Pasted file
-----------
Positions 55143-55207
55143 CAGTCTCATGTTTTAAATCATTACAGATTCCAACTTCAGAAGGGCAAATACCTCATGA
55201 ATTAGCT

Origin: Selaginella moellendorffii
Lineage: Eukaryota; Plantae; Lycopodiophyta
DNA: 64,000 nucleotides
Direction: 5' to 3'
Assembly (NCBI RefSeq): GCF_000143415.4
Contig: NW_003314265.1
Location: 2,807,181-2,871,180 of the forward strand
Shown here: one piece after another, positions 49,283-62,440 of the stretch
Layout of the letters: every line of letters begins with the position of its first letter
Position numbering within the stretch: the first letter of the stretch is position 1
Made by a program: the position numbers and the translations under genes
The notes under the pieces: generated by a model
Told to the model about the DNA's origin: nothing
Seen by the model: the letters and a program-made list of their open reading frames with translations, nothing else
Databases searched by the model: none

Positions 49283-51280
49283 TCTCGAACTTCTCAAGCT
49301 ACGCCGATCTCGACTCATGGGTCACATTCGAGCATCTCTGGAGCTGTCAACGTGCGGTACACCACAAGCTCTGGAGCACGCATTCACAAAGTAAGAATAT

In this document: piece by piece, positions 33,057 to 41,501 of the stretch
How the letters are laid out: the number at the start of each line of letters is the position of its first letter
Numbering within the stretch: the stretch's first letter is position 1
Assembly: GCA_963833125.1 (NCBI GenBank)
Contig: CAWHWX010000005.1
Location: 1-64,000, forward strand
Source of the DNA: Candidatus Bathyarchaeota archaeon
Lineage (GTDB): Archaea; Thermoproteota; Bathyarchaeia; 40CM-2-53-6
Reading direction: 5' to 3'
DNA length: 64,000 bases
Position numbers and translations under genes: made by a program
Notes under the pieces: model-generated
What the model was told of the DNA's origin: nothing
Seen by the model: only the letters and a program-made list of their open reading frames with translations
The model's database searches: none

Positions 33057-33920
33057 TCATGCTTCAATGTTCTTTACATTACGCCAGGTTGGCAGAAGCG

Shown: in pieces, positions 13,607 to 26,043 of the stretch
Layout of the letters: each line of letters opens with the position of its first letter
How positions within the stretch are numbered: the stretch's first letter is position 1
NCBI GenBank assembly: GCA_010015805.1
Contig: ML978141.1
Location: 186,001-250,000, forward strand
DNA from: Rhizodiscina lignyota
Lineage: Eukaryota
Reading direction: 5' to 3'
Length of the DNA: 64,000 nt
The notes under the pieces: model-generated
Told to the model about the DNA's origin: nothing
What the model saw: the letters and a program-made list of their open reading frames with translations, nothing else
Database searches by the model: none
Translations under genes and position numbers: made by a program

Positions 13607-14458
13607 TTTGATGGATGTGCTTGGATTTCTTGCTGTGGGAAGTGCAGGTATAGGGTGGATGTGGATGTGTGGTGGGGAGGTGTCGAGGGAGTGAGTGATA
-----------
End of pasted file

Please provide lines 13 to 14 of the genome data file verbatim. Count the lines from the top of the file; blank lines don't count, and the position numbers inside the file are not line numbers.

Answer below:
Position numbering within the stretch: the first letter of the stretch is position 1
Made by a program: the position numbers and the translations under genes